Law Society: Urgent need to reform legal aid system in ‘deep crisis’
Scotland’s legal aid system is in “deep crisis” and requires urgent reform, the Law Society of Scotland has said following the publication of figures showing a 14 per cent increase in legal aid spend in the past year.
The Scottish Legal Aid Board (SLAB) yesterday published its annual report showing costs rose to £135 million in 2022/23, in part due to increases in fees paid to solicitors and advocates.
SLAB CEO Colin Lancaster said the scheme requires reform through primary legislation and warned that “remuneration is not the only issue worthy of attention, and nor is it the root cause of or solution to every other issue”.
Commenting on the report, Sheila Webster, president of the Law Society of Scotland, said: “The Scottish Legal Aid Board is right to say that reform of the current system is essential.
“We believe reform is long overdue for this vital service which helps ensure that people across Scotland, including some of the most vulnerable in our society, can access the legal support and advice they need.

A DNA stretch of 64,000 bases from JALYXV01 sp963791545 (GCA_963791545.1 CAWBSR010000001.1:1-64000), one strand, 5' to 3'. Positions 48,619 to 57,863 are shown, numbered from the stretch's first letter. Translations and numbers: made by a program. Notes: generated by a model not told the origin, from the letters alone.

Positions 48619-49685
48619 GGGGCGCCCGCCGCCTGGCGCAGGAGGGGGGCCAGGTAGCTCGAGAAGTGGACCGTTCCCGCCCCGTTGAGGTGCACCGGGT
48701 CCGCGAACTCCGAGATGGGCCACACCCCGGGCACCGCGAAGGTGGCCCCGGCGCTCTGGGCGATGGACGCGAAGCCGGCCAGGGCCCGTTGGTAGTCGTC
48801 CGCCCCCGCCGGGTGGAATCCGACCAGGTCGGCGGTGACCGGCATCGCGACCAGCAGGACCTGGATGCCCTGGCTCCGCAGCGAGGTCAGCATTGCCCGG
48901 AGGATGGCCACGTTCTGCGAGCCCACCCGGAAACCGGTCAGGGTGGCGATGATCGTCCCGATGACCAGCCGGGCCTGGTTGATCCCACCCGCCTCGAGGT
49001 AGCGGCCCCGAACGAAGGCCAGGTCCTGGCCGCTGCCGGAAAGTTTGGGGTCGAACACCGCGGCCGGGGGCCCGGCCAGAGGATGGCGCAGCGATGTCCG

“The increased spend reported in SLAB’s annual report, in part due to the increase in cases going through the courts following the disruption caused by the pandemic, doesn’t alter the fact that legal aid in Scotland remains in deep crisis, with solicitors leaving in droves and access to justice being eroded.
“Recent increases in fee rates have been a much-needed step in the right direction but remain well short of what is needed to end decades of decline.
“We urgently need a solution. Legal aid is a fundamental part of our justice system and we continue to urge the government to progress plans for a formal review mechanism to ensure its long term sustainability.”